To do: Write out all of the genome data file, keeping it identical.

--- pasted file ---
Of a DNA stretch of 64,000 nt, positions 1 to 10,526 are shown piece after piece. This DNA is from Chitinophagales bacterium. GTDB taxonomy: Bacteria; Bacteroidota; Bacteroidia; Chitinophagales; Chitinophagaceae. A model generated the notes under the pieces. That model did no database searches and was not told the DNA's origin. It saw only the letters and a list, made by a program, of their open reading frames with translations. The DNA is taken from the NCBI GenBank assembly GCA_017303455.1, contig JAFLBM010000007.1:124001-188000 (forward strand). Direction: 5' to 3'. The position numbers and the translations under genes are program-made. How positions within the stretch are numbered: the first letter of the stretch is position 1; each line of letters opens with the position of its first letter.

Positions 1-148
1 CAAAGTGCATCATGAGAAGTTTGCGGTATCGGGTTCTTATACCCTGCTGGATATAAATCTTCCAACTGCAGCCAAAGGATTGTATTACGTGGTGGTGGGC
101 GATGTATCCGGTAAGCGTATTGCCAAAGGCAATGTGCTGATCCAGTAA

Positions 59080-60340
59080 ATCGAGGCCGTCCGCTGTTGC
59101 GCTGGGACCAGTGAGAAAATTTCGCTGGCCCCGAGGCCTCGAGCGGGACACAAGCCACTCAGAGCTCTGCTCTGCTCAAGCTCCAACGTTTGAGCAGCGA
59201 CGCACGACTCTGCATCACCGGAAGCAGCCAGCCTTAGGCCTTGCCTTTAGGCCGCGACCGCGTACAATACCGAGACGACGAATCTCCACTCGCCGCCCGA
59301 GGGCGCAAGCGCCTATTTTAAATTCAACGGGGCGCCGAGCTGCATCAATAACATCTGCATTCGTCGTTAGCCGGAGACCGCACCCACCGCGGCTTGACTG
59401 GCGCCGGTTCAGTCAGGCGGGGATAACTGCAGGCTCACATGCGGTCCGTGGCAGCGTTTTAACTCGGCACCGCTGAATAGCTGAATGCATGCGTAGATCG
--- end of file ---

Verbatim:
Of a DNA stretch of 64,000 nt, positions 1 to 10,526 are shown piece after piece. This DNA is from Chitinophagales bacterium. GTDB taxonomy: Bacteria; Bacteroidota; Bacteroidia; Chitinophagales; Chitinophagaceae. A model generated the notes under the pieces. That model did no database searches and was not told the DNA's origin. It saw only the letters and a list, made by a program, of their open reading frames with translations. The DNA is taken from the NCBI GenBank assembly GCA_017303455.1, contig JAFLBM010000007.1:124001-188000 (forward strand). Direction: 5' to 3'. The position numbers and the translations under genes are program-made. How positions within the stretch are numbered: the first letter of the stretch is position 1; each line of letters opens with the position of its first letter.

Positions 1-148
1 CAAAGTGCATCATGAGAAGTTTGCGGTATCGGGTTCTTATACCCTGCTGGATATAAATCTTCCAACTGCAGCCAAAGGATTGTATTACGTGGTGGTGGGC
101 GATGTATCCGGTAAGCGTATTGCCAAAGGCAATGTGCTGATCCAGTAA

Positions 59080-60340
59080 ATCGAGGCCGTCCGCTGTTGC
59101 GCTGGGACCAGTGAGAAAATTTCGCTGGCCCCGAGGCCTCGAGCGGGACACAAGCCACTCAGAGCTCTGCTCTGCTCAAGCTCCAACGTTTGAGCAGCGA
59201 CGCACGACTCTGCATCACCGGAAGCAGCCAGCCTTAGGCCTTGCCTTTAGGCCGCGACCGCGTACAATACCGAGACGACGAATCTCCACTCGCCGCCCGA
59301 GGGCGCAAGCGCCTATTTTAAATTCAACGGGGCGCCGAGCTGCATCAATAACATCTGCATTCGTCGTTAGCCGGAGACCGCACCCACCGCGGCTTGACTG
59401 GCGCCGGTTCAGTCAGGCGGGGATAACTGCAGGCTCACATGCGGTCCGTGGCAGCGTTTTAACTCGGCACCGCTGAATAGCTGAATGCATGCGTAGATCG